Located on the Wild Atlantic Way, overlooking Bantry Bay in the heart of West Cork, our Bantry home is a thriving market town, situated at the head of Bantry Bay and surrounded by some of Ireland’s most stunning country side with drives and walks that will take your breath away.
It is set within a magnificent landscape which has inspired its own language, literature, art and song – and is an ideal place for visitors to discover Ireland’s wild, west coast. The town is also host to the Friday market which sees a wide variety of market stalls selling West Cork’s finest local foods, antiques, art, crafts and livestock.
The majestic Bantry House, home since 1739 to the White family, the former Earl of Bantry, overlooks the harbour with its beautiful gardens reaching down towards the shore.
The town is an important economic centre to the region. Apart from tourism, fishing is one of the main industries. Mussels in particular are harvested in the area.
West Cork Map 24 (old series) – ordnance survey
Ireland South Sheet No 4 – ordnance survey
Discovery Series no’s 84, 85, 88 & 89 – ordnance survey
The Wild Atlantic Way is the world’s longest defined coastal touring route. From Malin Head in County Donegal, the country’s most northerly point, to Mizen Head in County Cork, the most southerly point, the route weaves and winds across 2,500km of beautiful coastline.
The Wild Atlantic Way website is the route’s official tourism information source and is operated by Fáilte Ireland, the National Tourism Development Authority.
IrishTourist.com aims to provide the most comprehensive guide for visitors to the island of Ireland.
Tourism Ireland is responsible for marketing the island of Ireland overseas as a holiday and business tourism destination.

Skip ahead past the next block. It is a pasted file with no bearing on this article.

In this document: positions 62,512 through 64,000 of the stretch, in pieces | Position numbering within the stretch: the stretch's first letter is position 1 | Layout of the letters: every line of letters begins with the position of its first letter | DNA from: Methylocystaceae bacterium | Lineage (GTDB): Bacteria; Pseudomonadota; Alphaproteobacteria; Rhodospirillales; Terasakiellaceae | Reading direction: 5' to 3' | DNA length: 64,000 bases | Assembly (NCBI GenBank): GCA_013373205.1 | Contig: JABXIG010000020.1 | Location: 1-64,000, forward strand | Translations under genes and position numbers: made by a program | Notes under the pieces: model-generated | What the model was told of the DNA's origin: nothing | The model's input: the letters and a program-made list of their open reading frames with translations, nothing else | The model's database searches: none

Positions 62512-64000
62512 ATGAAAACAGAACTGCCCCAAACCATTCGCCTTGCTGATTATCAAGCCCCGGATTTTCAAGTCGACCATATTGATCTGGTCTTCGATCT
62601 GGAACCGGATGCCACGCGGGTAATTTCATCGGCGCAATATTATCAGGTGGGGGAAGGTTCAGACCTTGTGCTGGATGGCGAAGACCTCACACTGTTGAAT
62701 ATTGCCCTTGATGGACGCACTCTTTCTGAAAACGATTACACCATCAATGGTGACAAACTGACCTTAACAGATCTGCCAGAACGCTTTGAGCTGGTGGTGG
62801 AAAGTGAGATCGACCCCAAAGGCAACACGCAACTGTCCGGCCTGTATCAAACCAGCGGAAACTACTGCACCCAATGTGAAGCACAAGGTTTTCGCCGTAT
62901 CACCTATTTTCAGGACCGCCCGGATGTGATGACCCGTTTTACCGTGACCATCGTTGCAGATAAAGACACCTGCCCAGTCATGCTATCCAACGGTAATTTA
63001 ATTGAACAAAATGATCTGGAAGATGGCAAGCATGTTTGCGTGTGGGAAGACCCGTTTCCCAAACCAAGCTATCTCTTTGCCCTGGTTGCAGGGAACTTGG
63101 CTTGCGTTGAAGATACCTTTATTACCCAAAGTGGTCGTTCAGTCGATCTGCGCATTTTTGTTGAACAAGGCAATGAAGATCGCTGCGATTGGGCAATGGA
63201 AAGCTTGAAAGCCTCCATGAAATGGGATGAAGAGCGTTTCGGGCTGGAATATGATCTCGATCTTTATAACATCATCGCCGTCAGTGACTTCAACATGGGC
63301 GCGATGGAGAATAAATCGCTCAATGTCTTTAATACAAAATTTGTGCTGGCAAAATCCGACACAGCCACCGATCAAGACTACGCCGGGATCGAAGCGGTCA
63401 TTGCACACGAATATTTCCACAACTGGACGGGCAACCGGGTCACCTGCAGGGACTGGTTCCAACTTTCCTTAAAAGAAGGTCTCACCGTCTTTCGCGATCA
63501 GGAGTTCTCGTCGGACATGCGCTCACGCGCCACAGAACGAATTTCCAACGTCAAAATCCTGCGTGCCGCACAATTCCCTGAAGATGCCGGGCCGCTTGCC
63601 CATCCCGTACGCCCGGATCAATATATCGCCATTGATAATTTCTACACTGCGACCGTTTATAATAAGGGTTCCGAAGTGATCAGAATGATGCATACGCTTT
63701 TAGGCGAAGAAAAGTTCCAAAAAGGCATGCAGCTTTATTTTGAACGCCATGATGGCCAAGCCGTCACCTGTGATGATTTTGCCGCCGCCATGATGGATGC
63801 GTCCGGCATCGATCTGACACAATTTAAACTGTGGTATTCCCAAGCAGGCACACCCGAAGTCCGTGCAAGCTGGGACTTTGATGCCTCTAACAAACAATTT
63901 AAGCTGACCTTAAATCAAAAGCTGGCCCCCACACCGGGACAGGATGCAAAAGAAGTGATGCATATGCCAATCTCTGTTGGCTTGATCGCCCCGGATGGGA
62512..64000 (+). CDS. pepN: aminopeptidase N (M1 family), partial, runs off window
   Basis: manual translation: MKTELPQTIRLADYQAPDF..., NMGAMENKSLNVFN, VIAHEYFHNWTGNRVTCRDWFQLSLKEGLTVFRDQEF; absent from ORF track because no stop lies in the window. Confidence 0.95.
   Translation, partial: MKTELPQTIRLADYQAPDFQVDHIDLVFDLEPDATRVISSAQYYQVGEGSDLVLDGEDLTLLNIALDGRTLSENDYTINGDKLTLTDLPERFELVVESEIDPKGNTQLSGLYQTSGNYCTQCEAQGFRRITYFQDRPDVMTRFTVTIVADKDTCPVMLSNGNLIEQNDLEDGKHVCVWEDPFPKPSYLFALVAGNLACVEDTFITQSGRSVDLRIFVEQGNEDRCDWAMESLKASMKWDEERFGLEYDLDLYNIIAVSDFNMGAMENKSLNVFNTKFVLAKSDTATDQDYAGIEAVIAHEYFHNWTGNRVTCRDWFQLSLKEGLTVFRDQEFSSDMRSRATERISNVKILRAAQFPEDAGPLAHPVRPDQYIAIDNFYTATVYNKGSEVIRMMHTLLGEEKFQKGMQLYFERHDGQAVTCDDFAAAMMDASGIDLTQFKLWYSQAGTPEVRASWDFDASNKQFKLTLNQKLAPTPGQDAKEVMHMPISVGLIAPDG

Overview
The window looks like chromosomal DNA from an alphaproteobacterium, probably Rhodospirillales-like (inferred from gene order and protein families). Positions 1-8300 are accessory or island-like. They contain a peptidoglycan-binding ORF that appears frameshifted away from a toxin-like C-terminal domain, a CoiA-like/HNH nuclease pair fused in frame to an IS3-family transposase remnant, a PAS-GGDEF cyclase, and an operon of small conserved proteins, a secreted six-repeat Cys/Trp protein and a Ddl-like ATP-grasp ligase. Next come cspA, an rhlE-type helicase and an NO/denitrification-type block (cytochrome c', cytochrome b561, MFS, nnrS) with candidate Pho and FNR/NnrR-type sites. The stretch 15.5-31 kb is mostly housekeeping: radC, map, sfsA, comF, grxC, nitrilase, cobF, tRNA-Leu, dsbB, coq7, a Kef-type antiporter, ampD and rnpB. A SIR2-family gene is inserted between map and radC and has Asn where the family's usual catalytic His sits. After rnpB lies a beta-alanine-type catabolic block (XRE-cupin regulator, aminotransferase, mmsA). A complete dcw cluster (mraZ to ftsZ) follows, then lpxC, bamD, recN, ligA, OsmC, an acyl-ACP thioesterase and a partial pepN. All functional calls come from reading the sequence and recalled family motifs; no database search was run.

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The Wild Atlantic Way leads visitors through one of the world’s most dramatic landscapes. It runs along the entire west coast of Ireland, from the Inishowen Peninsula in County Donegal to Kinsale in our own County Cork. This is where land and sea collide, a place to experience nature at its wildest, scenery at its most breathtaking and events which will remain in the memory forever.
From Kerry, the Wild Atlantic Way segues into West Cork in a dramatic explosion of islands and jutting peninsulas. From megalithic stone circles and bardic schools to Bantry House, you can trace every stage of Ireland’s rich history here. A few miles away, at the head of the Sheep’s Head, is Durrus, one of the key staging posts on the Wild Atlantic Way. This peninsula is so spectacular it has been recognised as a European Destination of Excellence: a modern Eden.
St Finbarr’s Oratory at Gougane Barra marks the site of an early Christian settlement, while Carriganass Castle, in Kealkil, is a key staging post in the famous Flight of the Earls. Nestling in the heart of Bantry Bay is Whiddy Island. It has an intriguing history: gun batteries were built there in Napoleonic times and it was the site of a US naval air station during the First World War. Garnish Island is renowned for its spectacular gardens and lies a short ferry trip from Glengarriff. Visit Seal Island on your way to Garnish and see the large colony of harbour seals.
On the other side of Bantry Bay lies the remote Beara Peninsula which is dominated by the Caha Mountains and offers views of the distant Skellig Islands. It boasts the highest waterfall in Ireland and Britain as well as one of the oldest mythological antiquities, Cailleach Beara. The Allihies Copper Mines are so deep that they go under the sea and the Dursey Island cable car is the only one to carry people over open water in Europe.
From walking to stone-carving, kayaking to visiting a working blacksmith’s forge, there is much to do in this region, which is also renowned for its wonderful artisan food.
The Wild Atlantic Way, a 2,500 km scenic driving route along the entire west coast of Ireland, runs from Donegal in the north to Cork in the south.